Employers seek more foreign labour
In autumn 2002, debate on immigration policy has continued in Finland, in the light of forecasts of labour shortages in a few years time, when large numbers of workers retire. Therefore, according to the employers, it should be possible to allow more workers from non-EU countries into Finland. The trade unions take a slightly sceptical view of such a development.
Debate among politicians and the social partners on foreign workers has continued in autumn 2002 (FI0203101N). Immigrant workers from outside the current EU are widely considered to be an answer to the threat of labour shortages, which are expected in few years after major age cohorts retire. The enlargement of the EU and globalisation have strengthened employers' demands to open Finland's borders to more foreign workers. Politicians have also addressed this issue in preparing for the parliamentary elections in spring 2003. On the right wing there is a view that more foreign labour could be brought in from abroad. On the left wing, the domestic unemployed 'labour reserve', which consists of 10% of the labour force, is the first priority. The position of unemployed people is a key division between the views of the two sides in this area.
The employers are ready for radical change on immigration. Both the Confederation of Finnish Industry and Employers (Teollisuuden ja Työnantajain Keskusliitto, TT) and the Employers’ Confederation of Service Industries (Palvelutyönantajat, PT) are calling for a more active immigration policy in the next government's programme.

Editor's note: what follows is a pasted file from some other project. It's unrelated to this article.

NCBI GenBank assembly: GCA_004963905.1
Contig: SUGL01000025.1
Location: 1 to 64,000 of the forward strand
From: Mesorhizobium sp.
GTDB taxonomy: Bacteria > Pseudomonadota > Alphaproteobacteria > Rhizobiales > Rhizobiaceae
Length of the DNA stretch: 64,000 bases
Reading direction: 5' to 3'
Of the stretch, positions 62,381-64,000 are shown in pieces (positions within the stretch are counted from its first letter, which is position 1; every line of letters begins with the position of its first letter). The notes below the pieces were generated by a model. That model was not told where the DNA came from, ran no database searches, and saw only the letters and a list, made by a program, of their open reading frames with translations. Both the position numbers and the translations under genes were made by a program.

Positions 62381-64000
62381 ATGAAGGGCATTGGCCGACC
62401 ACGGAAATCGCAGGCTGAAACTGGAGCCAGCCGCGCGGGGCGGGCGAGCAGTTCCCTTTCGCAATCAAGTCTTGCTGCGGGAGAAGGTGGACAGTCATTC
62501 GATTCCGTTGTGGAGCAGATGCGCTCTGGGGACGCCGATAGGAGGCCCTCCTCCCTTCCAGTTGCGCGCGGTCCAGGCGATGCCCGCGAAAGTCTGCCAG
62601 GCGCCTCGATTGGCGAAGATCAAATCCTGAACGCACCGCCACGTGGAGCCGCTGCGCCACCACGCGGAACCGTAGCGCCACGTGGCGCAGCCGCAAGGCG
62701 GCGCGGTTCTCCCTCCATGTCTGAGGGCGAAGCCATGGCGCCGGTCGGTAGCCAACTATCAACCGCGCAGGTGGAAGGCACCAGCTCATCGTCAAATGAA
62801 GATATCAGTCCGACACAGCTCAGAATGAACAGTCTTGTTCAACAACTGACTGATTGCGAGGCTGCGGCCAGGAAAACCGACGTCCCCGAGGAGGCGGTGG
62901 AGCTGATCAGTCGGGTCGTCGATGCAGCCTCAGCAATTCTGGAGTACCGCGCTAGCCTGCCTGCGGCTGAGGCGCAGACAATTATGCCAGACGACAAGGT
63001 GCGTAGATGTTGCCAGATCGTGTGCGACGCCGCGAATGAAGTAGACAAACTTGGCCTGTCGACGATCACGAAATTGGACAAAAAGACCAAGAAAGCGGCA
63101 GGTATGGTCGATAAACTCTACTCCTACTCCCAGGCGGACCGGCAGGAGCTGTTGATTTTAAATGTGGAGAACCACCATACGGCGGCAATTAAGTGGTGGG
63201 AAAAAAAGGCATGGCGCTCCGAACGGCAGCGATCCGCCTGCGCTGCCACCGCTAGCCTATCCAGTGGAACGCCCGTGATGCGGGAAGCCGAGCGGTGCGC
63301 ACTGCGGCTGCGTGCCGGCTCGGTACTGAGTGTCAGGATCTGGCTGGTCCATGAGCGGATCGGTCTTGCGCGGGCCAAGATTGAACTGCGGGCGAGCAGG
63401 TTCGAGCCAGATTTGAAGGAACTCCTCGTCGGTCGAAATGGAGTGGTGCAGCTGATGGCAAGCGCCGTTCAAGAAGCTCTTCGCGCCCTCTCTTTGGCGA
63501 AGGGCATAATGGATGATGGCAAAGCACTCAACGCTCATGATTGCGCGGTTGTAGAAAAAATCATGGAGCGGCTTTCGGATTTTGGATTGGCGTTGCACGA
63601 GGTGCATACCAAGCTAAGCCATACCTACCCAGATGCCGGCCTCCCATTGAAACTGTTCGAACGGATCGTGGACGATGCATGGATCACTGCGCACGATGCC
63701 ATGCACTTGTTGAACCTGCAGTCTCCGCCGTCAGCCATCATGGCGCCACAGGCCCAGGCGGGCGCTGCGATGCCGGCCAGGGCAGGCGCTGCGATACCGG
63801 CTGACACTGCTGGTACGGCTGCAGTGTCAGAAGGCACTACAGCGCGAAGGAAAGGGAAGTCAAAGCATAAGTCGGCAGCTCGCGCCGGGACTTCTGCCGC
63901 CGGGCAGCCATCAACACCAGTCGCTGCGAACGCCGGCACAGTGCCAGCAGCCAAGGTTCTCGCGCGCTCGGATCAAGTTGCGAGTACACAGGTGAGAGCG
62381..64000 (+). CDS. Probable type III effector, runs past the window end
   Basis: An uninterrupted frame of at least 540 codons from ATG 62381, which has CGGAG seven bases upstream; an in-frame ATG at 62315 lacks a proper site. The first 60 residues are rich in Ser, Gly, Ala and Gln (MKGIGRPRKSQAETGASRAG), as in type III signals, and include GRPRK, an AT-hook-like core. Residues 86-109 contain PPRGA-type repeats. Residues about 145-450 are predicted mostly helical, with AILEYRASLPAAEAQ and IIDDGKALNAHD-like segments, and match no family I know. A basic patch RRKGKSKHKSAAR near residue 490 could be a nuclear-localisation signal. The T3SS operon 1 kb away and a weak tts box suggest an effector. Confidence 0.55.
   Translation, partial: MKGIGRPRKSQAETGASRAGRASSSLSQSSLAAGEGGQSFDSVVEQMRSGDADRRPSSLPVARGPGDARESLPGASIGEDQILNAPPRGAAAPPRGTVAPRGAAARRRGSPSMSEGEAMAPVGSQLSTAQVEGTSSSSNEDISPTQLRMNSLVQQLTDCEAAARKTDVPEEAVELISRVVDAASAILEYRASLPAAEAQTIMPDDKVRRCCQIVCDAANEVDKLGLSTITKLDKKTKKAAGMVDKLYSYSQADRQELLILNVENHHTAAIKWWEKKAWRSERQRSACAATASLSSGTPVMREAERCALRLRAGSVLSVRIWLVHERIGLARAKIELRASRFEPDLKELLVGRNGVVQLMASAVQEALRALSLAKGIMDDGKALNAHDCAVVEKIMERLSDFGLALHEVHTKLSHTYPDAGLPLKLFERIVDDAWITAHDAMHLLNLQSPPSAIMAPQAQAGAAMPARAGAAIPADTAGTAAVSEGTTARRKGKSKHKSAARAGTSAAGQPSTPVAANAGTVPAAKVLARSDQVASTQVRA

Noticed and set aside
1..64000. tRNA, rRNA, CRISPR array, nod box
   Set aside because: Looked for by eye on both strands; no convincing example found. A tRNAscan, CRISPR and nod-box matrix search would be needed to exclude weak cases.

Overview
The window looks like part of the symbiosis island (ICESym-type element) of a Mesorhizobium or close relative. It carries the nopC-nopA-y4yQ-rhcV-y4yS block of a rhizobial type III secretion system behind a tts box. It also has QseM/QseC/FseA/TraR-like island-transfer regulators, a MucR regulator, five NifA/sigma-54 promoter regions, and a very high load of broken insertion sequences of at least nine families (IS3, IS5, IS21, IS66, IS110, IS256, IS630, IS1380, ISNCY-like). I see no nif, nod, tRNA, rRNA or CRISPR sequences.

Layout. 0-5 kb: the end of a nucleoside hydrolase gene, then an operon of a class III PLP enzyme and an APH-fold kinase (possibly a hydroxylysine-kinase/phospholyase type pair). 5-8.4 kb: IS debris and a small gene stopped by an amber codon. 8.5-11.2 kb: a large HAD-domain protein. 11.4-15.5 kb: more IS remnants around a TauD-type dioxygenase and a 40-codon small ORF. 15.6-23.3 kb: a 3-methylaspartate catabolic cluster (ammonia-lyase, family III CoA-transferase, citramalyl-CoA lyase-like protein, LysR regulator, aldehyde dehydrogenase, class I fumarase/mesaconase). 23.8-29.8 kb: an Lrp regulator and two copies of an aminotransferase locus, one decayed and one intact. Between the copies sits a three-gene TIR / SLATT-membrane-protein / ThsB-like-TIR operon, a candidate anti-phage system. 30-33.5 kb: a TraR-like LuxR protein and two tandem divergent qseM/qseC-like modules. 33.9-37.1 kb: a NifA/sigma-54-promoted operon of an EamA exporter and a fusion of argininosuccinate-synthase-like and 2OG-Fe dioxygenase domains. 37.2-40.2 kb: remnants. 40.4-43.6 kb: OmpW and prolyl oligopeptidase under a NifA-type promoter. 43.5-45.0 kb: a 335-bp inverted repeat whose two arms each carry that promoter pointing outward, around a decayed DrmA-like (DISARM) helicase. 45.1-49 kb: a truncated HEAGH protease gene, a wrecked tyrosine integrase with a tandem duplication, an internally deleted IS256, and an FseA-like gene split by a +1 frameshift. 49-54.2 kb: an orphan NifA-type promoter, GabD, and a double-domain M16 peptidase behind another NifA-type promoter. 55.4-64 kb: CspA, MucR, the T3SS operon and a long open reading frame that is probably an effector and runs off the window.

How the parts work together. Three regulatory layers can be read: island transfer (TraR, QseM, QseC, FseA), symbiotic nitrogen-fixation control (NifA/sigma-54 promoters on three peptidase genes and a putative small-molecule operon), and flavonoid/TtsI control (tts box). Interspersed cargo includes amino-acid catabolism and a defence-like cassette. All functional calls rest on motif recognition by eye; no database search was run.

According to the managing director of PT, Arto Ojala, over 2004-5 more employees will leave the labour market than will enter, and 'it is quite clear that productivity can not be increased that fast.' Though an increase in the average retirement age will help, in his view there must also be more labour immigration. He demands that the government take clear action in this area. According to the manager of TT, Jussi Mustonen, greater immigration should have been discussed 10 years ago. In his opinion, there are no barriers to hiring foreign labour in multinational companies: 'it should be understood that an active immigration policy benefits both foreigners and native citizens.'
The main concern of the largest trade union organisation, the Central Organisation of Finnish Trade Unions (Suomen Ammattiliittojen Keskusjärjestö, SAK) is that the entry of more foreign workers into the Finnish labour market might undermine conditions of employment. SAK wants foreign workers to be covered by Finnish collective agreements.
So far, the main example of non-EU workers entering Finnish labour markets is the shipping sector, where there have been efforts to open up possibilities for foreign workers to be employed on Finnish vessels (FI0209106N). This has been motivated by the employers' threat that the vessels would otherwise be 'outflagged' (ie transferred to the register of another country) (FI0105187F).
The programme of the government to be elected in spring 2003 should clarify the Finnish position on the question of non-EU labour immigration.